Kristin Charles completed an undergraduate research project with me and Dr. Dan Portik when we were all at the Museum of Vertebrate Zoology. She collected genetic and phenotypic data from sky island, land-bridge island, and lowland rainforest populations of African leaf-folding frogs to investigate diversity and divergence across the Afrixalus paradorsalis species complex in Central Africa. Her newly accepted paper is: Charles, Kristin L., Bell, Rayna C., Blackburn, David C., Burger, Marius, Fujita, Matthew K., Jongsma, Gregory F.M., Leaché, Adam D., Portik, Daniel M. 2018. Sky, land-bridge, and forest islands: diversification in the African leaf-folding frog Afrixalus paradorsalis (Anura: Hyperoliidae) of Lower Guinea. Journal of Biogeography doi.org/10.1111/jbi.13365. Congratulations, Kristin!
Cassandra completed an undergraduate honors project with me while I was a postdoc at the Museum of Vertebrate Zoology. She measured 100s of notes from males of four different reed frog species (plus hybrids!) to investigate call divergence among closely related species. Her newly accepted paper is: Gilbert Cassandra M, Bell Rayna C. 2017. Evolution of advertisement calls in an island radiation of African reed frogs. Biological Journal of the Linnean Society (in press) doi/10.1093/biolinnean/blx129/4629668. Congratulations, Cassandra!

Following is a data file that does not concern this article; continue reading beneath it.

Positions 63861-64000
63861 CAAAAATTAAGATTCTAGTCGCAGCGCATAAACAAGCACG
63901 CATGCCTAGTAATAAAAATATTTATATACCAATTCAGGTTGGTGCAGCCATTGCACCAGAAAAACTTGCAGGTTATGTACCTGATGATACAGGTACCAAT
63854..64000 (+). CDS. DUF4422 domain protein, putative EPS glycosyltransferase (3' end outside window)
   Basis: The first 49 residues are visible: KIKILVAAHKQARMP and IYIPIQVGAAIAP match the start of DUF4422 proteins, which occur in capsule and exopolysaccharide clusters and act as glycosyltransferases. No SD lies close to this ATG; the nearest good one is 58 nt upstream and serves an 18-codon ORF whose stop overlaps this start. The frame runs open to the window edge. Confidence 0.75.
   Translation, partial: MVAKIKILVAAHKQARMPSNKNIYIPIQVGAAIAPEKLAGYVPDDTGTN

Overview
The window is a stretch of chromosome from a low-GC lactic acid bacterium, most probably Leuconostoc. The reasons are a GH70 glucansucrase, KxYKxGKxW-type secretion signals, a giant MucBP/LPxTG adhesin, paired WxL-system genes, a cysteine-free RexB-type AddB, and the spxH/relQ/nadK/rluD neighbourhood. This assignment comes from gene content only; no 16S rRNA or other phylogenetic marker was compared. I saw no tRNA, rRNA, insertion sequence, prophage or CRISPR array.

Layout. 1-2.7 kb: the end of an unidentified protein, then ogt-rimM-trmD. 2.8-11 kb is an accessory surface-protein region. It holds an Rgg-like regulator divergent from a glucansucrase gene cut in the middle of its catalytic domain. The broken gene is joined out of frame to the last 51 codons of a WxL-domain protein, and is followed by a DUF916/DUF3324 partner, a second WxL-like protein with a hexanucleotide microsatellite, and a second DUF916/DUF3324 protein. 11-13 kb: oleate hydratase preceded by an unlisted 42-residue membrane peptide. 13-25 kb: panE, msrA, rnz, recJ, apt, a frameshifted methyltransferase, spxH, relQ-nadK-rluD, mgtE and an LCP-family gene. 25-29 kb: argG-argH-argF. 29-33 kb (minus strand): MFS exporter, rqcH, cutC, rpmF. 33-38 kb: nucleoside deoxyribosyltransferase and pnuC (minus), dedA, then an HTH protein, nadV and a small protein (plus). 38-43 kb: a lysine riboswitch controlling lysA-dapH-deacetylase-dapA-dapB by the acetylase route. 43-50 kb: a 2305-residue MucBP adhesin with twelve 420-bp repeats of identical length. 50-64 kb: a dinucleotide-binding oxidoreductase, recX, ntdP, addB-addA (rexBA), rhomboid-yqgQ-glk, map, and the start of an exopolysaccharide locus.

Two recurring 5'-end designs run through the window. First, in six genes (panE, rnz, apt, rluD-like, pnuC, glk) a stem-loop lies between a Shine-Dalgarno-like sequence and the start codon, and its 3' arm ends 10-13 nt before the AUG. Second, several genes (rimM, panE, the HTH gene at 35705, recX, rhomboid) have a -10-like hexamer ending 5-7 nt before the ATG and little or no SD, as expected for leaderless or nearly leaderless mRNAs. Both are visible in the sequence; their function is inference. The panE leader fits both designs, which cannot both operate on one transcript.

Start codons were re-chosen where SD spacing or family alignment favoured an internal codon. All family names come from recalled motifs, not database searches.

It's finally starting to feel like autumn in D.C. and the Bell Lab is feeling very quiet after a busy summer. Here are Bell Lab members and friends staying cool in the shade at the annual Smithsonian Staff Picnic and Folk Life Festival while debating how best to spend our Smithsonian monopoly money on food and libations.
This is another one of my favorite photos from the summer: Mike, Dr. Billy Flint (James Madison University), Cerrie and Kyle searching for Plethodon dixi in Dixie Caverns during Type Locality Project fieldwork in Virginia.
Lab excursion to introduce summer Bell Lab visitors Mike and Kyle to Baltimore, Maryland with our own personal tour guide (and soon to be Dr.) Nicole Angeli and maritime enthusiast, Dr. Andrew Gottscho. The National Aquarium does not disappoint!
One of the many perks of being part of the Smithsonian Institution is that our organization includes 19 museums and nine research centers across the world! To celebrate Molly's first visit to the lab we took an afternoon field trip to the Smithsonian's Hirshhorn Museum and Sculpture Garden (conveniently located right across the national mall) to check out the Yayoi Kusama Infinity Mirrors exhibition.